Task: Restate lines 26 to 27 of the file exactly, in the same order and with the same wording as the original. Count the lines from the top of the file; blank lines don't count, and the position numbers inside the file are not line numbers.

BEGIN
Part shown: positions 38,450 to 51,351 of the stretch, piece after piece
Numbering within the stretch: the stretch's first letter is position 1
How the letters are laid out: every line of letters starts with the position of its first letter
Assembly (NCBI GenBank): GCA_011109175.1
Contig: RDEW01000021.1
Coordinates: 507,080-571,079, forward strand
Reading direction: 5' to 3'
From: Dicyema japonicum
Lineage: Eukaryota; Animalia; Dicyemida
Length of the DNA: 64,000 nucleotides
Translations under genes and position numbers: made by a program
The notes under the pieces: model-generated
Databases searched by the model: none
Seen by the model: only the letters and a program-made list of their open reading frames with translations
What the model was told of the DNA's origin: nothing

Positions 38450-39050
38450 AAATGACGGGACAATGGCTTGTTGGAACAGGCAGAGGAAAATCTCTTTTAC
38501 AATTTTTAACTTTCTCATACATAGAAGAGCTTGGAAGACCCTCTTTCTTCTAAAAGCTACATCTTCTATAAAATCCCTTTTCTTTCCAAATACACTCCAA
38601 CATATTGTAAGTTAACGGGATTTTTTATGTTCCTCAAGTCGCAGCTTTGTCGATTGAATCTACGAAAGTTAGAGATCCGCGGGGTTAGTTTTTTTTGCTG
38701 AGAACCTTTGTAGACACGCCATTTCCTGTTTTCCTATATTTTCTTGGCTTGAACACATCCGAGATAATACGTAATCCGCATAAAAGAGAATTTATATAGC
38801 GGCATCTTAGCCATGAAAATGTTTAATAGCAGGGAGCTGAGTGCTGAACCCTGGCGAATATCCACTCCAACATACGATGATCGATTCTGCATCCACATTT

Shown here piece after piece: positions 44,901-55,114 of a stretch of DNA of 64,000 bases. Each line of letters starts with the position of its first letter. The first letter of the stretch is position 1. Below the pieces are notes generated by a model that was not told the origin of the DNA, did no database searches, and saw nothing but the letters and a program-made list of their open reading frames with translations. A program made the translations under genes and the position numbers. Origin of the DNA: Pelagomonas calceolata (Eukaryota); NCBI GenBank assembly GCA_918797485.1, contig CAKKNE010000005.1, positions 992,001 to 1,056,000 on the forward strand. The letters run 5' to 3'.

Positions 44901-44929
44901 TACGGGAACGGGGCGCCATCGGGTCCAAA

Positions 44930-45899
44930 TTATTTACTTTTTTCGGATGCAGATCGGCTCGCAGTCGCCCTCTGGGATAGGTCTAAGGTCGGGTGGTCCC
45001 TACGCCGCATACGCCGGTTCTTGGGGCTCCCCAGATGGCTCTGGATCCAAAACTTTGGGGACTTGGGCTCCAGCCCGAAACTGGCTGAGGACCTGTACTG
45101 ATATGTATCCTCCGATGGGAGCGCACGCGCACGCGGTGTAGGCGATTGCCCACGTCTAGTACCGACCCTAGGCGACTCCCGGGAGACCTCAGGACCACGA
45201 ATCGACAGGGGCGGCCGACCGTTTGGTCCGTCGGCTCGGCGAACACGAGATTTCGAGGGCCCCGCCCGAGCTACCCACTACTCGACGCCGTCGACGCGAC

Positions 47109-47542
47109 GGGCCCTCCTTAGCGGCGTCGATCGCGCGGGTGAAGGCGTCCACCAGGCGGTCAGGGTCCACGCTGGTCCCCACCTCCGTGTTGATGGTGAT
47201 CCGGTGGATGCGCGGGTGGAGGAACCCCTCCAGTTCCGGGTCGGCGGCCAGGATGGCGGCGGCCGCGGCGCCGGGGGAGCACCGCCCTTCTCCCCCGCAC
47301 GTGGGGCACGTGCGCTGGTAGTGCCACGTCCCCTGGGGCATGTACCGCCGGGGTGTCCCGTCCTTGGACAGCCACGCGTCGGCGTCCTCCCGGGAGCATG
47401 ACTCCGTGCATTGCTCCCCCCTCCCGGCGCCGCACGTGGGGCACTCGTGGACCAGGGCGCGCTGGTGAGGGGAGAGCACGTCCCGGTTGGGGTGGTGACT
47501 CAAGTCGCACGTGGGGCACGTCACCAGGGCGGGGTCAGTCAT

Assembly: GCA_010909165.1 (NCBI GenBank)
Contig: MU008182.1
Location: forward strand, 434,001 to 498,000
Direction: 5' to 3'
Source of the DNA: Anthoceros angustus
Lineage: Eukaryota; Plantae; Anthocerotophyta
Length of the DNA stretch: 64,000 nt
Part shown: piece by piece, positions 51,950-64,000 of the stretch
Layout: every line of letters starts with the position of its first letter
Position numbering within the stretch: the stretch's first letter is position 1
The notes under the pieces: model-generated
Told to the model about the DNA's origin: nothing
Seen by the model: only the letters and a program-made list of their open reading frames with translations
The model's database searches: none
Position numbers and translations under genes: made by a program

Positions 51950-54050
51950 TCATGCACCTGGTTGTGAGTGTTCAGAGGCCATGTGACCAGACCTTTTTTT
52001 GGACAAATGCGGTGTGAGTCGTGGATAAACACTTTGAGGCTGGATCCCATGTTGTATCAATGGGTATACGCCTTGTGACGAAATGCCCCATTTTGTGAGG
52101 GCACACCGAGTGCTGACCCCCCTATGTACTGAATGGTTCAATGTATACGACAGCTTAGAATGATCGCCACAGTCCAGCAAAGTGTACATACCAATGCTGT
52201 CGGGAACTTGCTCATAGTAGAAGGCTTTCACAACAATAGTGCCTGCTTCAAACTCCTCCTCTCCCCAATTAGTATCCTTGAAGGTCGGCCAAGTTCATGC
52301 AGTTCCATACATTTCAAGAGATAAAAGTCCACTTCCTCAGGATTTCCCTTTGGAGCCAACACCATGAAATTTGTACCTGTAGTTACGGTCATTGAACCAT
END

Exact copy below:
44930 TTATTTACTTTTTTCGGATGCAGATCGGCTCGCAGTCGCCCTCTGGGATAGGTCTAAGGTCGGGTGGTCCC
45001 TACGCCGCATACGCCGGTTCTTGGGGCTCCCCAGATGGCTCTGGATCCAAAACTTTGGGGACTTGGGCTCCAGCCCGAAACTGGCTGAGGACCTGTACTG